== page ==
Making History: Global Perspectives on Primary Sources

Every Wednesday at Whittle School and Studios is X-Day – an entire school day devoted to experiences that support our experiential and project-based learning curriculum.  The schedule is ours to design and all ideas are on the table.  It is not easy to come up with a fresh and extraordinary educational experience each week.  It takes a lot of effort and communication.  But when the programming comes together, you can feel the power of experiential learning working for both students and teachers. Of course, distance learning and the stay at home orders mean that experiential education looks different now.  There are additional challenges that must be overcome. Still, we are finding ways to encourage students to look out at the world around them, to ask meaningful questions, and to engage.

This Wednesday, May 6, turned out to be such a treat. I was able to present with my colleagues Dr. Erik Hermans, a fellow humanities teacher; Xueying Zhang, the director of our Chinese program; and Ainhoa Menchen, a lower and middle school Spanish teacher.  The 7th grade project is to create and collect primary sources for the DC History Center In Real Time Project, which invites DC residents “to reflect on this present moment of pandemic and disruption with future readers and viewers in mind.” Participants are encouraged to submit photographs, videos, interviews, and artwork to the project, which will archive them and make them available to future generations. What an exciting opportunity to become a part of history!

To help students understand the importance of documenting one’s personal experience and collecting the materials that reflect what is happening right now, we turned to examples from World War II, which the 7th graders are currently studying. 

First Dr. Hermans showed a picture of a Dutch town, Nijmegen, in 1944, after it had been bombed.  This town is where Dr. Hermans grew up and went to college.  He told us how it came be destroyed.  A group of American pilots were en route to attack a German target, but it was too cloudy, and they had to abort the mission.  On their way back, they received a message to destroy any train stations that might connect The Netherlands and Germany.  Nijmegen had such a train station, and so it was bombed.  This photo represents the incredible destruction that took place during World War II, often without much notice or thought.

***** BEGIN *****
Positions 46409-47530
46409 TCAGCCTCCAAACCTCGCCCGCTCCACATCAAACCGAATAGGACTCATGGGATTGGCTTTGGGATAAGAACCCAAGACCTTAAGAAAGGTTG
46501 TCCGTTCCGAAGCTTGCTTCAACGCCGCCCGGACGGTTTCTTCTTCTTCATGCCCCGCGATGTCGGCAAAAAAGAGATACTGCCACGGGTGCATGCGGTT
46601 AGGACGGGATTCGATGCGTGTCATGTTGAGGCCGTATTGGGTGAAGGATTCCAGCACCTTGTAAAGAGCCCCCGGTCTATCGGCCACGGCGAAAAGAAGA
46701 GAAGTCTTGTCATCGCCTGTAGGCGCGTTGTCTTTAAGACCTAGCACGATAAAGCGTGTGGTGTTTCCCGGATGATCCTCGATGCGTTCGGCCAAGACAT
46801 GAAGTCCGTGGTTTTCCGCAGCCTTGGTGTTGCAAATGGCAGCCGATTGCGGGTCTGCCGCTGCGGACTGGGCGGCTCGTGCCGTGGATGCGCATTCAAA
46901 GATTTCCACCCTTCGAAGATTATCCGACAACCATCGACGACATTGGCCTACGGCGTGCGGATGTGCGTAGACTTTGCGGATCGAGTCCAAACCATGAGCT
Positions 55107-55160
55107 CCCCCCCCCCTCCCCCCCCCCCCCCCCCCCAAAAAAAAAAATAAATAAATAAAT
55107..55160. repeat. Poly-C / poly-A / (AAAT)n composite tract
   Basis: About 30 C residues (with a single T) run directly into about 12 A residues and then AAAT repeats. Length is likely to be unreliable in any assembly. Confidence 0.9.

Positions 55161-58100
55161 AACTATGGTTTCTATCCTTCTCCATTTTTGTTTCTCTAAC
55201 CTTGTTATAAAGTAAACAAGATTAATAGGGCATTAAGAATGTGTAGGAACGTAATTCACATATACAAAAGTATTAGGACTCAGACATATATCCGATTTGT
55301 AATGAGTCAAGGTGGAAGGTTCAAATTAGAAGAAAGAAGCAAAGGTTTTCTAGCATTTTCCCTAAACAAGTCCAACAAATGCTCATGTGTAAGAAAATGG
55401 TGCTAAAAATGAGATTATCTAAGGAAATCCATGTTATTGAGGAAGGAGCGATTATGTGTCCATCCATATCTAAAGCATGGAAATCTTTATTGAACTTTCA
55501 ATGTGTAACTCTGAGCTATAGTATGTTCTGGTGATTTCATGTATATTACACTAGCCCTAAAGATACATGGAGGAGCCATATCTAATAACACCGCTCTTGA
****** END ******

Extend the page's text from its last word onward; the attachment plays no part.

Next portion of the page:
Next, Xueying Zhang shared primary sources and stories that are critical to Chinese narratives about World War II.  These included the Nanjing Massacre, Doolittle’s Raid on Tokyo, and the Flying Tigers.  She said that the volunteer air force personnel who supported China in the war are still seen as heroes, and there are memorials and museums built in their honor.  It was a moment of historical cooperation between the two countries. 

The students were particularly interested in documentation recording the lives of Jewish people who escaped Europe and found refuge in Shanghai, including this report card and ID card of a young girl. 

Ainhoa Menchen shared this photo of a memorial located in the Basque region.  It symbolizes the support local citizens gave to the French resistance against the Nazis.  She explained that at the time, Spain was coming out of a brutal civil war and largely uninvolved in World War II, which is not something many people remember.  However, when Adolf Hitler asked for dictator Franco’s support, he refused.  Amongst all of the chaos, Senora Menchen is glad that in that case, the right decision was made. 

I showed a picture of my grandfather, Daniel Clyde Labrie, shortly after he enlisted or was drafted into the army in 1942.  Daniel was a farmer in St. Landry parish, Louisiana, where his family had lived (both free and enslaved) since the 18th century.  He had an 8th grade education.  After joining the military he was sent to Guam where he became an aircraft mechanic and earned an A&P license.  After the war, these skills, and perhaps a new outlook on life, would allow him to become part of the Great Migration; he moved to northern California and became a mechanic for the airlines at Oakland airport.  This opportunity allowed him to buy a house and send his eight children to college.  While World War II was truly destructive to many families around the world, for others it was the door that led to a better life. 

Following the presentation, the students were very inspired to go off and begin collecting and creating the primary sources that would document their experience during this pandemic crisis.  They could see that constructing an accurate account of historical events requires multiple perspectives and that everyone’s experience is part of the story.  For the teachers, it was amazing to see how our global faculty could come together to widen our students’ point of view on a moment in time.  None of us could have told each other’s stories, but together we wove a more powerful narrative. The Whittle vision is of a global community teaching and learning together.  Today we saw just how inspirational that vision could be. 

To be a part of DC History visit  Here some of the pieces our 7th graders will be submitting:  

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